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Theodore Christianson (September 12, 1883 – December 9, 1948) was an American politician who served as the 21st Governor of Minnesota from January 6, 1925, until January 6, 1931.

Theodore Christianson
Member of the U.S. House of Representatives
from Minnesota's 5th district
In office
January 3, 1935 – January 3, 1937
Preceded byGeneral ticket abolished
Succeeded byDewey Johnson
Member of the U.S. House of Representatives
from Minnesota's at-large district
In office
March 4, 1933 – January 3, 1935
Preceded byGeneral ticket adopted
Succeeded byGeneral ticket abolished
21st Governor of Minnesota
In office
January 6, 1925 – January 6, 1931
LieutenantWilliam I. Nolan
Charles E. Adams
Preceded byJ. A. O. Preus
Succeeded byFloyd B. Olson
Member of the Minnesota House of Representatives
Personal details
Born(1883-09-12)September 12, 1883
Lac qui Parle Township, Minnesota
DiedDecember 9, 1948(1948-12-09) (aged 65)
Dawson, Minnesota
Political partyRepublican
Spouse(s)Ruth E. Donaldson (1st)
Mayme Bialeschki Bundy (2nd)
Alma mater
Professionlawyer, author


Early lifeEdit

Christianson was born in Lac qui Parle Township, Minnesota. He was of Norwegian descent.[1] He attended Dawson High School. He graduated from the University of Minnesota, Arts College in 1906.[2] Christianson graduated from the University of Minnesota Law School in 1909. He was admitted to the Minnesota State Bar in 1909.[3] Before entering politics, Christianson had pursued dual careers in western Minnesota, where he both practiced law and was editor and publisher of the Dawson Sentinel for fifteen years. Five consecutive terms as a Republican state legislator convinced him that government reorganization was in order.


"More Ted, Less Taxes" was the campaign promise of Theodore Christianson when he ran for governor in 1924. "Tightwad Ted," as he was affectionately dubbed, kept his word. During his administration, he limited taxes and cut expenditures at every level of state government. Voters—in a conservative mood after the turmoil of World War I—expressed their approval of his cautious fiscal policy and his disdain for socialism by re-electing him twice.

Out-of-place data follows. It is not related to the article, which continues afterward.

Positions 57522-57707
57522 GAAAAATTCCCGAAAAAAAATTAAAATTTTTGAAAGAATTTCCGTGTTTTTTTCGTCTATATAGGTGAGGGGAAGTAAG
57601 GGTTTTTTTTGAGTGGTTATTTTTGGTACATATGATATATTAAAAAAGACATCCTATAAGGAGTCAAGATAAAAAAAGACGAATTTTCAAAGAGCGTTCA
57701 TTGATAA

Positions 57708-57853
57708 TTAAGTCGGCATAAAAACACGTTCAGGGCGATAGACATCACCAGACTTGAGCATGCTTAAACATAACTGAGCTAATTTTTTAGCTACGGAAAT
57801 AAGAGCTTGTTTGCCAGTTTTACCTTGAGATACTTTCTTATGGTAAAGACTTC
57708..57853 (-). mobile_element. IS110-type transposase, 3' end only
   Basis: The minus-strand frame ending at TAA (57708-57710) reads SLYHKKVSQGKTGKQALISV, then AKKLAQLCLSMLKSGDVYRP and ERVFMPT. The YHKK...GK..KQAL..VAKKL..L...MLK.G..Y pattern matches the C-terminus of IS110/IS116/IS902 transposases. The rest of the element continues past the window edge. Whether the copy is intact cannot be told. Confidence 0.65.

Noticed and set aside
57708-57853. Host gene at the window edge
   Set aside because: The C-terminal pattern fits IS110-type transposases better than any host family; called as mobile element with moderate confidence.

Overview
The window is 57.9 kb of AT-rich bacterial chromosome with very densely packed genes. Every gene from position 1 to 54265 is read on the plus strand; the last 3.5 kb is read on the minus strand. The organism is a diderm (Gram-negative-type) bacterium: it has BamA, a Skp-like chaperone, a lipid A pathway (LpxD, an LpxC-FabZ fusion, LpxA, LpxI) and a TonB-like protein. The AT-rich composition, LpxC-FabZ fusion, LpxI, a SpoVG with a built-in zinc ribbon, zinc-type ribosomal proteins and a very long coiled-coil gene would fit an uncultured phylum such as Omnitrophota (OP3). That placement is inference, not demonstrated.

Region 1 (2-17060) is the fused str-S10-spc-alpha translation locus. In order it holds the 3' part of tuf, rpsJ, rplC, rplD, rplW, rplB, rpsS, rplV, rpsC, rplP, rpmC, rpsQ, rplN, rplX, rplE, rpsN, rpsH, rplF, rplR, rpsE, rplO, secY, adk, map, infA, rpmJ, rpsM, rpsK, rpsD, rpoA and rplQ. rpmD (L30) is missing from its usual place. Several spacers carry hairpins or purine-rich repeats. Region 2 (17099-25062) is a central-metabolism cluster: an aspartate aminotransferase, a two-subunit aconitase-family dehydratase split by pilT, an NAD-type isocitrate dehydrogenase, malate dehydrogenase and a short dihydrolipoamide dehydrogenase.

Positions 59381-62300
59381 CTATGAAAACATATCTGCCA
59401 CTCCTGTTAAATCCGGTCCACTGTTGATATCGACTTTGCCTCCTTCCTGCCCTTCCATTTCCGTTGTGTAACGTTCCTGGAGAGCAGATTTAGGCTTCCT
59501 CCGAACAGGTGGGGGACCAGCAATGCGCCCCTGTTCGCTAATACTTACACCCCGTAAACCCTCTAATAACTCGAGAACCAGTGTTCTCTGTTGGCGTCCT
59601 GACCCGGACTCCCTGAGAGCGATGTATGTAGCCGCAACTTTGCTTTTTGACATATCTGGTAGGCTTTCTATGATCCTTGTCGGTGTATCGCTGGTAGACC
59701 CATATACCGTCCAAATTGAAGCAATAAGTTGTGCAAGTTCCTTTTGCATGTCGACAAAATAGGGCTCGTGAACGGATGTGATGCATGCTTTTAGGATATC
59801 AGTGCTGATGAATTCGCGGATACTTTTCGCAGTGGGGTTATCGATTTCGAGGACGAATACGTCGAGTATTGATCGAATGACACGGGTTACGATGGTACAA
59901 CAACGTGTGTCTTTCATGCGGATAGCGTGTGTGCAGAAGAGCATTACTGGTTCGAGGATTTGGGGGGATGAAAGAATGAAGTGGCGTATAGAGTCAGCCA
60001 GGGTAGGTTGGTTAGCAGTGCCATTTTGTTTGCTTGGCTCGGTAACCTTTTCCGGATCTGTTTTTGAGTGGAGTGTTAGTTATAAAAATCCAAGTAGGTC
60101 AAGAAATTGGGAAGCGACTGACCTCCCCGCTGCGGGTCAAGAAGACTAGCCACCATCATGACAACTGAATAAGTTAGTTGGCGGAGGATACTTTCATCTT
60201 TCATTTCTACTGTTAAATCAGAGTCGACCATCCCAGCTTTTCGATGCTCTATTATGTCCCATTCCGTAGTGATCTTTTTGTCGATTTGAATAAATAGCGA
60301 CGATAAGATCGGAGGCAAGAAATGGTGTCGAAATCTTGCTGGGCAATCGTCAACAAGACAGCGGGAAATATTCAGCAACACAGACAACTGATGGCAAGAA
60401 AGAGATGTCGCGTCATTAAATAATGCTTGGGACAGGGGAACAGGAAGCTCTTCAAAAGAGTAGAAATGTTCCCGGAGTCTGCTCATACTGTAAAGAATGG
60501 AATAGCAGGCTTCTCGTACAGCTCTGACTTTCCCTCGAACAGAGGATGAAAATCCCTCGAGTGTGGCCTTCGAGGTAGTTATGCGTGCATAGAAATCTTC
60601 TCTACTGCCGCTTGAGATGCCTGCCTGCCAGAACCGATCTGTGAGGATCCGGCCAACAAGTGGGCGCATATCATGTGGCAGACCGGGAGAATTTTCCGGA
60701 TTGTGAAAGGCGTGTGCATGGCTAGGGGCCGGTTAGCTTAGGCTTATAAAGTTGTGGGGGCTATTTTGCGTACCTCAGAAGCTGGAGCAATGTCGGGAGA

Efficiency was as crucial as thrift to Minnesota's twenty-first governor and he incorporated both priorities in his 1925 Reorganization Act. To firm up a flabby bureaucracy, he appointed a three-man Commission of Administration and Finance. This so-called "Big Three" unleashed the veto power of the chief executive, who slashed budget appropriations he considered extravagant.

Christianson's bid for nomination to the U.S. Senate in 1930 failed as he lost the Republican nomination to incumbent Thomas Schall, and he left politics temporarily. During a three-year hiatus, the former newspaperman continued to serve his native state by writing its history, a five-volume work The Land of Sky-Tinted Waters: A History of the State and its People (Minnesota: 1935). He rounded out his public career with two terms in Congress. In 1936, he did not run for re-election to the House; instead he ran for Senate again. Receiving the Republican nomination, he ran against former Congressman Ernest Lundeen of the Farmer Labor Party and was defeated, receiving 37% of the vote.

Later lifeEdit

After leaving politics, Christianson moved to Chicago and served as secretary-manager of the National Association of Retail Grocers from 1937 to 1939. He was public relations counsel for the National Association of Retail Druggists from 1938 to 1945, and editor of the National Association of Retail Druggists Journal from 1945 to 1948.


His son was Theodore Christianson who served on the Minnesota Supreme Court.[4]


Christianson had recently retired to Dawson, Minnesota, when he died of a heart attack at 65. He is interred at Sunset Memorial Park Cemetery in Minneapolis, Minnesota.


  1. ^ Swedes in the Twin Cities: immigrant life and Minnesota's urban frontier By Philip J. Anderson, Dag Blanck page 312
  2. ^ "CHRISTIANSON, Theodore, (1883 - 1948)". Biographical Directory of the United States Congress. Retrieved October 8, 2012.
  3. ^ Corrine Charais, Political Action Among Alumni Archived 2007-11-27 at the Wayback Machine, Perspectives, Spring 2007 (page 18).
  4. ^ 'Theodore Christianson, 42, Court Justice, Dies Suddenly,' Albert Lea Evening Time, September 19, 1955, pg. 1

Other sourcesEdit